03 Feb 2014, BioSpectrum Bureau , BioSpectrum
AstraZeneca took the national biotech community by surprise by its sudden announcement on January 30, 2014, that it will shut its research center in Bangalore. The swanky center, employing 165 scientists, who are trying to find a cure against dreaded diseases like tuberculosis and malaria, has been a showpiece of Bangalore as well as for AstraZeneca's global network of nine research centers.
According to the AstraZeneca announcement, scientists will start leaving by April and the high tech research facility will close later this year.
Can this advanced research center be salvaged and its high tech laboratories put to better use after the UK-based multinational AstraZeneca's disinterest in running it? The facility has a rich history and started as Astra Research Center India. It was one of the country's first corporate R&D facility in biotechnology that came up after the Indian government liberalized the rules to allow such facilities in the country in the mid-1990s.
Yes. The center can easily be saved provided there is a strong will on the part of the Karnataka government to do so. BioSpectrum suggests that "Operation Salvage AstraZeneca" as a three-step process. Step 1: AstraZeneca should be persuaded to gift the facility that sits on a 14,200 square-meter plot to the Government of Karnataka as a goodwill gesture for benefiting from the presence in the state for more than two decades.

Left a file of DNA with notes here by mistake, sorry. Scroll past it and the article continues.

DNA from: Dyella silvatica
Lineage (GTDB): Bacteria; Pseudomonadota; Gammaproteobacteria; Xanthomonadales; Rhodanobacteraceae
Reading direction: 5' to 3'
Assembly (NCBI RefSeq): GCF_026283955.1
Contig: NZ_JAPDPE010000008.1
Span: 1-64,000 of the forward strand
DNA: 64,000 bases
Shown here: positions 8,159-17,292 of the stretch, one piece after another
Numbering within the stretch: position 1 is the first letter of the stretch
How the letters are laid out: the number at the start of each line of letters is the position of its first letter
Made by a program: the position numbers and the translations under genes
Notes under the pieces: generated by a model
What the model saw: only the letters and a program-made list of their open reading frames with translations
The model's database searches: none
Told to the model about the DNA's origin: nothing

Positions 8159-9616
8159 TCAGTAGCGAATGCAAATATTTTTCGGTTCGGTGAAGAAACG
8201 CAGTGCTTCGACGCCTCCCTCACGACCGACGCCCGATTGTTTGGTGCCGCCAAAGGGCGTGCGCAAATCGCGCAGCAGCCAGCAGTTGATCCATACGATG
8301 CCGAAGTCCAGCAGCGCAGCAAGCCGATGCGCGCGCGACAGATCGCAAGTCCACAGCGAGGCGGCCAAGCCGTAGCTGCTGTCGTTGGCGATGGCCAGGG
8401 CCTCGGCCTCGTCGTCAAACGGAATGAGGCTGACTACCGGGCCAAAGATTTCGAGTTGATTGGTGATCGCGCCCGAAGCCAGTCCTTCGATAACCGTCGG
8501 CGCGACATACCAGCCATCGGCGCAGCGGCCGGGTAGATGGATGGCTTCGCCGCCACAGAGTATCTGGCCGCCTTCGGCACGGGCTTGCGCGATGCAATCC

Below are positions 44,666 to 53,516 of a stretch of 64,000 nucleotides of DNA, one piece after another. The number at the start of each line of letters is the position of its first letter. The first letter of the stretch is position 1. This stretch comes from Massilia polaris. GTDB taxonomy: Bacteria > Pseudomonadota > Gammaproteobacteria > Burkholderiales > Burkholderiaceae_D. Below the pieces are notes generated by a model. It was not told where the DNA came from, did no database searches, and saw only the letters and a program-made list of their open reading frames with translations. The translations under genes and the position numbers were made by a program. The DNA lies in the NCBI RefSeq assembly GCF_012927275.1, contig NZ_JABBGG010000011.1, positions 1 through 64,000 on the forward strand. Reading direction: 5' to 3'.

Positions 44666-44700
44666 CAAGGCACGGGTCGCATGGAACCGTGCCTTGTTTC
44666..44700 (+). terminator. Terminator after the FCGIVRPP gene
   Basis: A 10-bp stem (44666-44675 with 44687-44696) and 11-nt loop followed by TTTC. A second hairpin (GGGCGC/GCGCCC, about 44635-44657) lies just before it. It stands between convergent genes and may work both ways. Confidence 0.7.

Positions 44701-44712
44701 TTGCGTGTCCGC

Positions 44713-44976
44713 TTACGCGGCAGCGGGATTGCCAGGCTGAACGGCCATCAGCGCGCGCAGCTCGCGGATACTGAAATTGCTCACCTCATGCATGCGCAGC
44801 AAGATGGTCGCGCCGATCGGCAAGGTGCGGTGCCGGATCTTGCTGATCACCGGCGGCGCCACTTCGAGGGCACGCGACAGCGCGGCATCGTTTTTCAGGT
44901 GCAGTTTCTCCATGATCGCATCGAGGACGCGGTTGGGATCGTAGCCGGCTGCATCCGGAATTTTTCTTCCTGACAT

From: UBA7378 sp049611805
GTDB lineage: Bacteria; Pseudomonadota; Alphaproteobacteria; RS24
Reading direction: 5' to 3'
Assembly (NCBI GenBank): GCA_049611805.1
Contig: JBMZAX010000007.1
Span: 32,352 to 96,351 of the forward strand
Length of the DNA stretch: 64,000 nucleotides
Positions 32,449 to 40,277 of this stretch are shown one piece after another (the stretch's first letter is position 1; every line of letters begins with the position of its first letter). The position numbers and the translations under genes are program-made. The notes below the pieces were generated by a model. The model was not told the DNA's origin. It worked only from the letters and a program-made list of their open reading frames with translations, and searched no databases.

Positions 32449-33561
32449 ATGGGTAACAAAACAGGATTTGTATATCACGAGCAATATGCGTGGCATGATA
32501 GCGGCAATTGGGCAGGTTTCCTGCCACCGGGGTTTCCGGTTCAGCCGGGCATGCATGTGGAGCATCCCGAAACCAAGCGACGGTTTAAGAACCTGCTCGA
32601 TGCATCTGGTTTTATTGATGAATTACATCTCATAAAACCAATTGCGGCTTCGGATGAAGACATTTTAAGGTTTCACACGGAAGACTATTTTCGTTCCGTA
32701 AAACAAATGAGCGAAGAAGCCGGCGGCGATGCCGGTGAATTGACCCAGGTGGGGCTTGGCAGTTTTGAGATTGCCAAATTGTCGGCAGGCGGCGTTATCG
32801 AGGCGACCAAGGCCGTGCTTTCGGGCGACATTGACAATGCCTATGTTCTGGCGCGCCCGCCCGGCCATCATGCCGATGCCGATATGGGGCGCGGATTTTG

Step 2: The Karnataka government should set up a separate society or a not-for-profit company and take over the facility to run it's as a biotech incubation center. The research facility has advanced equipments worth more than $10 million (Rs 60 crore) at current value, which will be of immense use to start-up companies in Bangalore and elsewhere. The Indian Institute of Science (IISc), which played a key role in setting up the center in the early 1990s, could partner with the state to run it.
Step 3: The Department of Biotechnology (DBT), Government of India, and other multinational companies operating in Bangalore should pitch in with funds to help run this as a national facility.
Similar things have happened abroad in the recent past. AstraZeneca itself has done this in Montreal city in Quebec, Canada, in 2012. AstraZeneca closed its neuroscience research center in Montreal in February 2012 that employed 130 scientists. However, the Quebec government salvaged it by forming a cooperative venture called NeoMed Institute, supported by the state and the Canadian government.
AstraZenca gifted the facility to Quebec and also provided $ 5 million. Pfizer, which has operations in Quebec, put in another $3.5 million. Furthermore, the governments and other agencies arranged over $100 million. By December 2012, the new center had started functioning as an incubator.
Similarly, Merck Sharp & Dohme "gifted" its $150 million (Rs 900 crore) advanced research center near Glasgow, Scotland, when it decided to close it in February 2012. The facility was taken over by BioCity Scotland, a joint venture between BioCity Nottingham and Roslin BioCenter, both biotech incubators, under the guidance of Scottish government. Today BioCity Scotland is a thriving biopark housing dozens of biotech companies.
If there is a will, there is a way, for the Karnataka government to restore a research center, which is part of Bangalore's and Karnataka's rich scientific heritage. The ball is in the court of the Karnataka chief minister Mr Siddaramaiah.